In other words, the agency thought the article was a complete joke. Which, actually, it was.
"How to Build an H-Bomb" was written in 1979 for a little-known progressive magazine called Seven Days by journalist, author, and activist Barbara Ehrenreich and several of her colleagues. It was intended as satire, and, yes, a protest piece, because the US government censored an article in The Progressive, another publication, called "The H-Bomb Secret." That article detailed the process of enriching uranium (you should steal it, the article says) into A-bombs and then into H-bombs.
"Both in solidarity with The Progressive and in defense of free speech, we at Seven Days decided to do a satirical article entitled 'How to Make Your Own H-Bomb,' offering step-by-step instructions for assembling a bomb using equipment available in one's own home," Ehrenreich wrote on her blog in 2009 (she did not respond to my attempt to contact her). "The satire was not subtle. After discussing the toxicity of plutonium, we advised that to avoid ingesting it orally, 'Never make an A-bomb on an empty stomach.'"
we had a government so vicious and impenetrably stupid that it managed to take my freedom of speech and turn it into someone else's living hell
The passage from the article cited by the Senate torture report is perhaps the most ridiculous:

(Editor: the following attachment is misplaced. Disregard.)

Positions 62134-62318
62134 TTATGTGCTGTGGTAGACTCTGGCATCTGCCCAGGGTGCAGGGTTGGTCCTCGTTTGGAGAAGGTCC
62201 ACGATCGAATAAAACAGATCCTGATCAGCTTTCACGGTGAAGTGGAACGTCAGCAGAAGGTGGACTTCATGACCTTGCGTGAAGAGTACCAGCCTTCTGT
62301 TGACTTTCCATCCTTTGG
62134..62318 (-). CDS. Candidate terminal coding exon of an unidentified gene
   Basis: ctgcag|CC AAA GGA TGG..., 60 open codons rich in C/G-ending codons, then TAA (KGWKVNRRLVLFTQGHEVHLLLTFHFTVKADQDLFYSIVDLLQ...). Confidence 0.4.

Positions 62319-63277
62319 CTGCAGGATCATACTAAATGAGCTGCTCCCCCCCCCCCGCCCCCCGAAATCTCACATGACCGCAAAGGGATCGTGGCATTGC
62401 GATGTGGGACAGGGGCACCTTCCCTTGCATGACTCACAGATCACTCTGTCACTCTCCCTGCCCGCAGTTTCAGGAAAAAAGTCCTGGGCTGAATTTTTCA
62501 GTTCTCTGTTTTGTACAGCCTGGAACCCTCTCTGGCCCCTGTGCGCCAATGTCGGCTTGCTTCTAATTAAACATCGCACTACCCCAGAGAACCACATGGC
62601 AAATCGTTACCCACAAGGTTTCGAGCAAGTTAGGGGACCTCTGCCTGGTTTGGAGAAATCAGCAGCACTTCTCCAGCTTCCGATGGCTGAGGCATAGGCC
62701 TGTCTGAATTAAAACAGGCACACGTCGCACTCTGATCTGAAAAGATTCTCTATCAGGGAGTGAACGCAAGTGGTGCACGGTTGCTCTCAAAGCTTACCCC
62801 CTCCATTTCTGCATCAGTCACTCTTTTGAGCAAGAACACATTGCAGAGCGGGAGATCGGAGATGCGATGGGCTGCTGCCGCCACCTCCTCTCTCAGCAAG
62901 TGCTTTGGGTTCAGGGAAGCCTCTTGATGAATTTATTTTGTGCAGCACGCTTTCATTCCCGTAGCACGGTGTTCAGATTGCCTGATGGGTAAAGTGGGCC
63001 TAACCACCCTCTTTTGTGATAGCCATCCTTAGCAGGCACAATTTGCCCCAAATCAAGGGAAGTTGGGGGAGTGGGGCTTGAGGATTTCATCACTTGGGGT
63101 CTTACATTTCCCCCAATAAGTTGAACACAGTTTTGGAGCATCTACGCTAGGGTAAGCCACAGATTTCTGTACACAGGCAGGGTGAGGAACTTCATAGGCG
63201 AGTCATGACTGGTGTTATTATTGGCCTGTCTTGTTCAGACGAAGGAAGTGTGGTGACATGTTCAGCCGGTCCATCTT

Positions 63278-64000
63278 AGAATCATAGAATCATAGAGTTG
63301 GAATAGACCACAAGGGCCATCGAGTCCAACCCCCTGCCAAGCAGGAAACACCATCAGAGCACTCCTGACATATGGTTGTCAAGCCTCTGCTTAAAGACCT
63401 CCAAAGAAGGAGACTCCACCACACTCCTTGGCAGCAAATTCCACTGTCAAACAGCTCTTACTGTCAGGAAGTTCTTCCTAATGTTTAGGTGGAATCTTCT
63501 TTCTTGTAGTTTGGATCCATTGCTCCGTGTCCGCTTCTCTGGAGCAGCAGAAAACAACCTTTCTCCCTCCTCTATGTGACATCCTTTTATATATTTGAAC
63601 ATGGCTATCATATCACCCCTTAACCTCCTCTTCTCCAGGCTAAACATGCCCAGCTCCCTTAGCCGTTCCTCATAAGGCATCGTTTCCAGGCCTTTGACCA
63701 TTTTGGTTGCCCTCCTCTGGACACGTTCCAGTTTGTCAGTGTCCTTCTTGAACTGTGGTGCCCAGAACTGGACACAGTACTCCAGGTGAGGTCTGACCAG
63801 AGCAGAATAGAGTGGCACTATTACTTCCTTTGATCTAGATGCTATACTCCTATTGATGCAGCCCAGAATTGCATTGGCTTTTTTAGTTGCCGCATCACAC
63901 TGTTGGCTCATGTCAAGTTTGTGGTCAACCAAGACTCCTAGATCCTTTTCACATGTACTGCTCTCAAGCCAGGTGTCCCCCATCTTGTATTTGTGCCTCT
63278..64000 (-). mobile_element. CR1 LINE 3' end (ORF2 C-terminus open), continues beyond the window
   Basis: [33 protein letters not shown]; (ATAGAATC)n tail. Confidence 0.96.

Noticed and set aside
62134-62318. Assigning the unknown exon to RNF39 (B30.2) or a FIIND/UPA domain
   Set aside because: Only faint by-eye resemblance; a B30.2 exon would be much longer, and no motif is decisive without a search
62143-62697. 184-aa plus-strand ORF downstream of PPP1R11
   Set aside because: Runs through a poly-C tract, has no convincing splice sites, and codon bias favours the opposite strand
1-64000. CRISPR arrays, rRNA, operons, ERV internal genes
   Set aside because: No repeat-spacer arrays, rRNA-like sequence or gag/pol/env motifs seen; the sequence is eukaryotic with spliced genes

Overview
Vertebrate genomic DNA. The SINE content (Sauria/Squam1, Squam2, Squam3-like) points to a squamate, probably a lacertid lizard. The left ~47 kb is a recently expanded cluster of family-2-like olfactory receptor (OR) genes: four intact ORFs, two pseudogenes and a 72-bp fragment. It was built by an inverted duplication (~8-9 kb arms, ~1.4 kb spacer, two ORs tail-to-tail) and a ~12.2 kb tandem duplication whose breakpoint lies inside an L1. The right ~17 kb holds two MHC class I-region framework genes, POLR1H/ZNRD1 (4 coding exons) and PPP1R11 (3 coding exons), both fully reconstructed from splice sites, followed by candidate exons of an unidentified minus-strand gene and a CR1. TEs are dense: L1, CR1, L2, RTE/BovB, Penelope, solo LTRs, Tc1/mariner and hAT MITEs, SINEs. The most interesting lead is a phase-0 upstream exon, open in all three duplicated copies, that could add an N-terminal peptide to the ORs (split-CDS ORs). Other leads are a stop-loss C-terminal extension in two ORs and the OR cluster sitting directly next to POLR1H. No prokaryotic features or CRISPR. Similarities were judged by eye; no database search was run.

"First transform the gas into a liquid by subjecting it to pressure. You can use a bicycle pump for this. Then make a simple home centrifuge. Fill a standard-size bucket one-quarter full of liquid uranium hexafluoride. Attach a six-foot rope to the bucket handle. Now swing the rope (and attached bucket) around your head as fast as possible. Keep this up for about 45 minutes," the article stated.
The rest of the satire is equally absurd and more of a commentary on the United States' nuclear weapons and environmental policy than anything that could be construed as real instructions.
Take this, for example:
"After your A-bomb is completed you'll have a pile of moderately fatal radioactive wastes like U-238. These are not dangerous, but you do have to get rid of them. You can flush leftovers down the toilet. (Don't worry about polluting the ocean, there is already so much radioactive waste there, a few more bucketfuls won't make any waves whatsoever.) If you're the fastidious type—the kind who never leaves gum under their seat at the movies—you can seal the nasty stuff in coffee cans and bury it in the backyard, just like Uncle Sam does."